Joe Donald: Not an independent-minded jurist

Milwaukee County (WI) Circuit Judge and Wisconsin Supreme Court candidate Joe Donald has made his claim of being an independent-minded jurist pretty much his entire campaign for state supreme court.

In reality, he’s just another politician in the political old boys and girls network in Milwaukee that includes people like Wisconsin Governor Scott Walker and Milwaukee County Executive Chris “Boss” Abele. In fact, Donald has supported Scott Walker’s hand-picked Wisconsin Supreme Court justice, Rebecca Bradley, on multiple occasions prior to Bradley being appointed to Wisconsin’s highest bench:

On Friday a WisPolitics report (unfortunately hidden behind a paywall) highlighted Judge Joe Donald’s past support of Wisconsin Supreme Court Justice Rebecca Bradley. According to the report Donald, one of two challengers vying to unseat Bradley, served as a reference on Bradley’s application for an appointment to the 1st District Court of Appeals and endorsed her campaign to retain a seat on the Milwaukee County bench in 2013.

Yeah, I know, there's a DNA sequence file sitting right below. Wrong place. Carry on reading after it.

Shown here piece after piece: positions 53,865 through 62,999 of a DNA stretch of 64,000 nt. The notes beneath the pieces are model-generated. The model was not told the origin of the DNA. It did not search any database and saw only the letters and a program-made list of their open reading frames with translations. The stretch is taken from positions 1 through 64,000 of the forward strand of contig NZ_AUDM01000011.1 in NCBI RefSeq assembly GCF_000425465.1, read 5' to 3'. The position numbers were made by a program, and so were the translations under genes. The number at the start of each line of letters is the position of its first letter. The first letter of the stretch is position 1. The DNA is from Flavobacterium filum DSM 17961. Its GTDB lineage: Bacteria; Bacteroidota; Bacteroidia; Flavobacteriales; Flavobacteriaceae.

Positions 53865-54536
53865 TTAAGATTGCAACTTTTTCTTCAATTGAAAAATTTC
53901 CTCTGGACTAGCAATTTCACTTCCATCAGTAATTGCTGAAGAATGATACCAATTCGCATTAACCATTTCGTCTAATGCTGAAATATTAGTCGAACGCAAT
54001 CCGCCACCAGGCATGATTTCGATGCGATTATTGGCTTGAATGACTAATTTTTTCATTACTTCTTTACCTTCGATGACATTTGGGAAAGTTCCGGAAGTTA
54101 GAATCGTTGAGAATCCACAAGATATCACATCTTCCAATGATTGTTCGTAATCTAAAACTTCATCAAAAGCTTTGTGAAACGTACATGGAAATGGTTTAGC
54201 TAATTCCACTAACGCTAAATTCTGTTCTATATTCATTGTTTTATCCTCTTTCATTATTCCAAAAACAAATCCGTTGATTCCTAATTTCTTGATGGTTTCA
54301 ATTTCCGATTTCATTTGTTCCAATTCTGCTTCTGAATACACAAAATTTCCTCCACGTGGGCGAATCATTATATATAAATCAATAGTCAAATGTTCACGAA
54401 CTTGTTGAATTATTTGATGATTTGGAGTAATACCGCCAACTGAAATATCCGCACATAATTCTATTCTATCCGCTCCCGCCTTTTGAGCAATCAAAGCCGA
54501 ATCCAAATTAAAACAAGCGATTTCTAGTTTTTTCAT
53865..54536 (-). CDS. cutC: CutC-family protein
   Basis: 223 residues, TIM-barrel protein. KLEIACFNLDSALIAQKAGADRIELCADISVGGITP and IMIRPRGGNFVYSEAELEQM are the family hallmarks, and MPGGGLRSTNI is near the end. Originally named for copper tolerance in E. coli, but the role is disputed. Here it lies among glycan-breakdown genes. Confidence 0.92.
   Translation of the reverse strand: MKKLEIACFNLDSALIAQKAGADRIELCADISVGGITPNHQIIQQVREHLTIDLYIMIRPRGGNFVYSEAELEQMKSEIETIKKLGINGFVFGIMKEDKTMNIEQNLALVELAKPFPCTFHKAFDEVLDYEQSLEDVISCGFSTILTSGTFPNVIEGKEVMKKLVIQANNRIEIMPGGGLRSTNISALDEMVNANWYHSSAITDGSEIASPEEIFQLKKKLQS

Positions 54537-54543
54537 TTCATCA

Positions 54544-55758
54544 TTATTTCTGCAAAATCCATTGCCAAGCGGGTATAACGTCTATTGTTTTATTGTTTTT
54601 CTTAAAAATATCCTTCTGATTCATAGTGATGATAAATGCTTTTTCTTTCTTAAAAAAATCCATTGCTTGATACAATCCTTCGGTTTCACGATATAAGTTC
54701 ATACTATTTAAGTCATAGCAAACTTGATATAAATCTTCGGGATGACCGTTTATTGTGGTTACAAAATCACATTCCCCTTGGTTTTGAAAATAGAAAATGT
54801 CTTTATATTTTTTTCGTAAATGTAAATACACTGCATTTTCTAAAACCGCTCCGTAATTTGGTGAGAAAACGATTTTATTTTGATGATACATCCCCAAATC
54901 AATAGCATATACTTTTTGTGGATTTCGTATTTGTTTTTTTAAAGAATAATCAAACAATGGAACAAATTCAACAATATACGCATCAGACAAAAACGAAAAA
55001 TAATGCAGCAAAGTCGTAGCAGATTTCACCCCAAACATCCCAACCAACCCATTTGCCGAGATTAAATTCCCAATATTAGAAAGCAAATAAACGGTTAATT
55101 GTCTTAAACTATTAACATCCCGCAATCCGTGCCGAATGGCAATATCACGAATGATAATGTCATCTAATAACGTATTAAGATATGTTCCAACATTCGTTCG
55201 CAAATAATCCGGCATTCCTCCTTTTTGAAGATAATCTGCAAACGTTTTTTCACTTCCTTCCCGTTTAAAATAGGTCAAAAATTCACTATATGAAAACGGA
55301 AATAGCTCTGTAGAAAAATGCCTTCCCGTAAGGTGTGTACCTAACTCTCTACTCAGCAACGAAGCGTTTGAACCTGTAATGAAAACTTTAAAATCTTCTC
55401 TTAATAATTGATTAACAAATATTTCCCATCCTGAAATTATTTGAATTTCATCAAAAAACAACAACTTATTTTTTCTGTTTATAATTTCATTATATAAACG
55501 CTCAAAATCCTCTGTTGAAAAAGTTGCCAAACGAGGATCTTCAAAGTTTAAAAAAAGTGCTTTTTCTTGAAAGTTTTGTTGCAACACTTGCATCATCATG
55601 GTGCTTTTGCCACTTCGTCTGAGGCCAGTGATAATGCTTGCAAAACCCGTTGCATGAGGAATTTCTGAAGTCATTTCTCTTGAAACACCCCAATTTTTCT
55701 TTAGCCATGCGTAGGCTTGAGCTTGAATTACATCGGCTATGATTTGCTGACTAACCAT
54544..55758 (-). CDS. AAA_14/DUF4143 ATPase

When Rebecca Bradley, one of the most far-right judges in the entire country, ran for public office for the first time (for election to a full term to a Milwaukee County circuit judgeship that she was originally appointed to by Scott Walker), guess who was one of her biggest supporters…Joe Donald. When Rebecca Bradley sought a political appointment from Scott Walker to a seat on the Wisconsin Court of Appeals, guess who Bradley listed as her reference…Joe Donald.

The truth of the matter is that Joe Donald is too connected to the political old boys and girls network in Milwaukee, which also includes people like Rebecca Bradley, Chris Abele, and Scott Walker, to be a truly independent justice. There is only one candidate who will be a truly independent justice of the Wisconsin Supreme Court if elected, and that candidate is JoAnne Kloppenburg. Unlike her opponents, Rebecca Bradley and Joe Donald, Kloppenburg will interpret the U.S. Constitution, the Wisconsin Constitution, and federal and state laws if elected to Wisconsin’s highest bench, not engage in any kind of judicial activism or making political decisions from the bench.

The non-partisan primary for Wisconsin Supreme Court is February 16. The top two candidates in the primary (likely Bradley and either Kloppenburg or Donald) will advance to the April 5 general election.

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